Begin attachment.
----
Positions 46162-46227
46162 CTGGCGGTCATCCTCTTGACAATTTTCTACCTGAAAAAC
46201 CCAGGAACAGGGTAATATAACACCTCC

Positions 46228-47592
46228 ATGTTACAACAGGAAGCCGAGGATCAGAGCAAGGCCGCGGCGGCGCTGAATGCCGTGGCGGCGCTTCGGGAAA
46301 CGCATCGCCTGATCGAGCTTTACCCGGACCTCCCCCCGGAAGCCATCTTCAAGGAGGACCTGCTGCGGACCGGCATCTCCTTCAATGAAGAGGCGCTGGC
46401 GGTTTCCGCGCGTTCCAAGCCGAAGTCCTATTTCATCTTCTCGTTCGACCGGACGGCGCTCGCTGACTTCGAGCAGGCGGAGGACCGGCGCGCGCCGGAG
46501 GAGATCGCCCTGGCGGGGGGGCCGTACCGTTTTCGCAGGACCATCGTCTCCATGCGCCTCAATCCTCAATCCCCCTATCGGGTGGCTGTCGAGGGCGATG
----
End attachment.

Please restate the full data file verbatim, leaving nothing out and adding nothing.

Positions 46162-46227
46162 CTGGCGGTCATCCTCTTGACAATTTTCTACCTGAAAAAC
46201 CCAGGAACAGGGTAATATAACACCTCC

Positions 46228-47592
46228 ATGTTACAACAGGAAGCCGAGGATCAGAGCAAGGCCGCGGCGGCGCTGAATGCCGTGGCGGCGCTTCGGGAAA
46301 CGCATCGCCTGATCGAGCTTTACCCGGACCTCCCCCCGGAAGCCATCTTCAAGGAGGACCTGCTGCGGACCGGCATCTCCTTCAATGAAGAGGCGCTGGC
46401 GGTTTCCGCGCGTTCCAAGCCGAAGTCCTATTTCATCTTCTCGTTCGACCGGACGGCGCTCGCTGACTTCGAGCAGGCGGAGGACCGGCGCGCGCCGGAG
46501 GAGATCGCCCTGGCGGGGGGGCCGTACCGTTTTCGCAGGACCATCGTCTCCATGCGCCTCAATCCTCAATCCCCCTATCGGGTGGCTGTCGAGGGCGATG